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AFTERMATH: The victims of banditry in north-west and ruins left behind


How does one begin to console a man who watched his four children killed by bandits? Rabiu Isa did not just lose his four children when bandits attacked Talli Mahuta, a remote village in Maru LGA of Zamfara, his house was also razed while his crops were destroyed, which meant he had to rebuild his life from scratch.

TheCable visited the north-west to document the stories of residents like Isa, who are victims of the years-long violence ravaging the region.

In many villages across Zamfara, Sokoto and Katsina, where the banditry has been concentrated, residents recounted how lives and livelihood were destroyed with little help from security operatives.

TheCable also found that Nigeria’s porous border with the Niger Republic was fuelling the attacks as residents recounted how bandits and arms often come through the route.

Below are pictures from the trip.

Valley of the shadow of death: A popular route for bandits attacking villagers in Talli Mahuta, Maru LGA in Zamfara.

A goat — one of the few creatures remaining in the deserted village of Talli Mahuta in Maru, Zamfara — overlooks the ruins left behind after an attack.

Many houses such as this in Maru, Zamfara, were razed by bandits during several attacks. On some occasions, they were burnt with human beings trapped in them.

Lost childhood: As is the case in many other LGAs, these children in Maru, Zamfara, have been forced to abandon schooling after getting displaced.

Two men watch over a kid as he walks by deserted homes in Talli Mahuta, Maru, one of the most attacked LGAs in Zamfara.

DEJECTED: Tukur Adamu, a villager in Talli Mahuta, Maru, Zamfara, narrated how bandits killed 30 people in his village.

Balkissu Ibrahim lost two children and four other relatives during an attack in Maru, Zamfara. Now, she struggles to find strength in their fond memories.

A woman walks by a bushy path in Maru LGA. Behind her are hills from where bandits often attack communities in the area.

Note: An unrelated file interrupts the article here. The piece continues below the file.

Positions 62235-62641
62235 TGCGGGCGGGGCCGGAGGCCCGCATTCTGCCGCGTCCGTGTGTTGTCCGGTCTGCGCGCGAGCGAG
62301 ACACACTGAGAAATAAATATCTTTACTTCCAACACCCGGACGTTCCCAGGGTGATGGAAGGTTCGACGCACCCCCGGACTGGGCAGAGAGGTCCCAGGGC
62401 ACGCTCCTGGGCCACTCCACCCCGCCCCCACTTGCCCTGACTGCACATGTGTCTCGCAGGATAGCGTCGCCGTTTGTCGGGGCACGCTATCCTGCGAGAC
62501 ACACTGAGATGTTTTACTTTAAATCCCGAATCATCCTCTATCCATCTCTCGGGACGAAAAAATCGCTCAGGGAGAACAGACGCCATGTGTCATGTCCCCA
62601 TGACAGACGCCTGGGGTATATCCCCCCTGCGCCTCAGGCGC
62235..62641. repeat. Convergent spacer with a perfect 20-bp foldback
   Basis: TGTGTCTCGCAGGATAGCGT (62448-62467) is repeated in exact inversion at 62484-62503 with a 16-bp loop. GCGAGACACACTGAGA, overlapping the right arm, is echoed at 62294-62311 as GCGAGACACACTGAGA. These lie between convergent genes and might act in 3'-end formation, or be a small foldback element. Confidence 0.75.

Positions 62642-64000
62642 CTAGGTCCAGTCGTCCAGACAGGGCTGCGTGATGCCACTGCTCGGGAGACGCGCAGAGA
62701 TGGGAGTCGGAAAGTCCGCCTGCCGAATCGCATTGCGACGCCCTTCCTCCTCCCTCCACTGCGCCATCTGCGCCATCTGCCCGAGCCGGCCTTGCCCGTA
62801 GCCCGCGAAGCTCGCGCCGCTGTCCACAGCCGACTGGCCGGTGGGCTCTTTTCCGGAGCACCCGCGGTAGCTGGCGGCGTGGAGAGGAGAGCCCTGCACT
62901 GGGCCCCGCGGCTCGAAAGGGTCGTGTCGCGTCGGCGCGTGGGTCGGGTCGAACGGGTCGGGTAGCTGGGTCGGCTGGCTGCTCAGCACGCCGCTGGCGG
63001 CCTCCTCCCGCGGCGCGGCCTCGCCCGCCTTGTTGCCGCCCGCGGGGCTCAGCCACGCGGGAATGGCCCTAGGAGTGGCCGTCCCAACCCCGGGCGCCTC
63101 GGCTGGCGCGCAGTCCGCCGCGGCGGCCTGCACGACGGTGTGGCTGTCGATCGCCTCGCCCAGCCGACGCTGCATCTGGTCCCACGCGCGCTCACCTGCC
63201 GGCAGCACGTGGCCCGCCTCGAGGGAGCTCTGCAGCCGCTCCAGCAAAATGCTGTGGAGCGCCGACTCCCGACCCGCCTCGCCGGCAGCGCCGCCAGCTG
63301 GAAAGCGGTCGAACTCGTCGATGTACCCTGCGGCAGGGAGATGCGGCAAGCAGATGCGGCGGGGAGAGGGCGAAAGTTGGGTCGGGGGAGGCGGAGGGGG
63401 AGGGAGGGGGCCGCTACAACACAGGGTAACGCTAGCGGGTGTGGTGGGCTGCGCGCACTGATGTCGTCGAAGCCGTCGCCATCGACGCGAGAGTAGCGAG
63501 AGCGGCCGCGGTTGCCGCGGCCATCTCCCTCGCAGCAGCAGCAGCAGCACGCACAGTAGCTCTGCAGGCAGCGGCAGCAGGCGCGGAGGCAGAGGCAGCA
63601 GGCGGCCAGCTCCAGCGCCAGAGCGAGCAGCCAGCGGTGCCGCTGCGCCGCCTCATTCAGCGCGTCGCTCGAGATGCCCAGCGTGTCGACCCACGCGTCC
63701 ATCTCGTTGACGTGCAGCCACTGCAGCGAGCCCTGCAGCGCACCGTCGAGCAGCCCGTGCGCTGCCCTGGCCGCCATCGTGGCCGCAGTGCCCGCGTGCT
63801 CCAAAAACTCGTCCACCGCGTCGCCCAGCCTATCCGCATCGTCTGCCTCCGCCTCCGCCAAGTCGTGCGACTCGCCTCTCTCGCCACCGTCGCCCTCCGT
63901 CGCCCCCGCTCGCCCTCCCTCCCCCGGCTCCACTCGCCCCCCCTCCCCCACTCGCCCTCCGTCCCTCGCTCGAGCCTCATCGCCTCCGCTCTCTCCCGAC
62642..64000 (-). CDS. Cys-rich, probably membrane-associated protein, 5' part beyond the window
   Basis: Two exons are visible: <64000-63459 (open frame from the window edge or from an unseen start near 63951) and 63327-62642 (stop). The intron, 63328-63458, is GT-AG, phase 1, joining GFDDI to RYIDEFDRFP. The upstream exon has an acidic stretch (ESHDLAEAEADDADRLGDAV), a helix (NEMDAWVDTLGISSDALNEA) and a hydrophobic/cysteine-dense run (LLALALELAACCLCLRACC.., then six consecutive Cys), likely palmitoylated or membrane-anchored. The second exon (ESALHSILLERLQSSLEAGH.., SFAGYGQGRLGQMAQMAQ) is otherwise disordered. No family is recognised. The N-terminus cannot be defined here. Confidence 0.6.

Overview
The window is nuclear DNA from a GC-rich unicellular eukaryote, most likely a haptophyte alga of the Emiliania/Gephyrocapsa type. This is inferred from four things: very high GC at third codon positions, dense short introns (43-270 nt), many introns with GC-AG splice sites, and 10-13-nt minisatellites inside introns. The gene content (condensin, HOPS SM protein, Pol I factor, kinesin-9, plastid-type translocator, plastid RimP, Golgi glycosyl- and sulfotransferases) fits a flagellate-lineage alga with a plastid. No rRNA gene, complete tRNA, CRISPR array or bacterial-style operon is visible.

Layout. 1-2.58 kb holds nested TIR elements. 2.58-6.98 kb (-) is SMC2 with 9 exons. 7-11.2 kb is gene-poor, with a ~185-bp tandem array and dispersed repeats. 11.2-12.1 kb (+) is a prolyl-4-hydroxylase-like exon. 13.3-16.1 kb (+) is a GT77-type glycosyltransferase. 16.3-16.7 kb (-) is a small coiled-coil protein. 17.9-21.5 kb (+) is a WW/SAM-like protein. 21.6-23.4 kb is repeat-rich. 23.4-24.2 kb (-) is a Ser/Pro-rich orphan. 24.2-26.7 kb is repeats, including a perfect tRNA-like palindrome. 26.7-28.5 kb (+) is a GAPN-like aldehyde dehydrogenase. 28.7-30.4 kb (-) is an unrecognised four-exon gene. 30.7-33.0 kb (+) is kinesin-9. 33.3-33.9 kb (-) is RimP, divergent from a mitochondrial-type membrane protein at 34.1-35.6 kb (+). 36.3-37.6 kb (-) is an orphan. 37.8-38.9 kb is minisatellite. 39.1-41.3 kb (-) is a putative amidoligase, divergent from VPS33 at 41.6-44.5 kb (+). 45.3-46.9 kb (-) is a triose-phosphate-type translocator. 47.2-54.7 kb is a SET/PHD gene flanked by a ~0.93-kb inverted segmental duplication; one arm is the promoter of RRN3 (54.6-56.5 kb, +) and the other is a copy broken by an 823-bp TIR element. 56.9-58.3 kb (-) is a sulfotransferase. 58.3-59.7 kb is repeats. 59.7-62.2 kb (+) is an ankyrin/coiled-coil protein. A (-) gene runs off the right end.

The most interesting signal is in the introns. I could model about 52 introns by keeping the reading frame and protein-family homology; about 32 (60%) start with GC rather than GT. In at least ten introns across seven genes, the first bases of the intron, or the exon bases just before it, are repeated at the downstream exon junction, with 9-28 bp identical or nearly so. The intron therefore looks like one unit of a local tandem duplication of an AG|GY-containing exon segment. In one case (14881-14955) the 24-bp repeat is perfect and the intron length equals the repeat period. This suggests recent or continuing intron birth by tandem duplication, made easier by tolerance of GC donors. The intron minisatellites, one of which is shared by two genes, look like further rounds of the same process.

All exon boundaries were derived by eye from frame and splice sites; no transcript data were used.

A man stands by what is left of a classroom block burnt down by bandits in Maru, Zamfara.

A lake that hosts no visitors in the deserted village of Talli Mahuta.

Farmers such as this man in Maru LGA, Zamfara, have to arm themselves whenever they dare to visit their farms over fear of attacks.

Two children enjoy a donkey ride in Talli Mahuta. Many of the villagers have had to relocate over incessant attacks.

Men watch from one of the few buildings still standing in Talli Mahuta. Many others have been burnt down, and many villagers have had to relocate.

Rabiu Isa lost four children when his village was attacked in Maru. He said he is unsure of his family’s next meal.

Loaves of hardship: A child hawks his wares in Gusau, Zamfara state capital. Many children like him have had to relocate from their communities to find menial jobs in the capital.

In search of livelihood: Children eye labourers at a motor park in Gusau, Zamfara state capital

Brotherhood: Two kids walk along the streets of Gusau, Zamfara state, where the banditry is mostly concentrated.

Rocks like this in Gidan Baru, Zamfara, serve as shelter for residents who have had to relocate to the bush because of attacks.

A gigantic mosque housing some displaced persons in Maru LGA, Zamfara. The mosque is the IDPs’ only hope of shelter; it is also their source of feeding.

A child gets some sleep as he enjoys a drive in the streets of Gusau, Zamfara, the epicentre of banditry in north-west.

Braving the odds: Yusuf, one of the few villagers still in Talli Mahuta, despite the attacks.

Sixteen-year-old Umar Isah watched his father killed by bandits in Tangaza, a border town in Sokoto.

Umaru Abdullahi, a resident in Tangaza, Sokoto, said he was given “the beating of my life” when bandits abducted him in January.

A market in Gidan Madi, Tangaza, a border town in Sokoto, where residents said armed bandits often come to buy items.

Lost childhood: Children who migrated from various communities in Katsina seen in the state capital hawking, begging for alms.

A poster of Buhari, who rode into power on a wave of goodwill after promising to fight insecurity, overlooks Katsina town.



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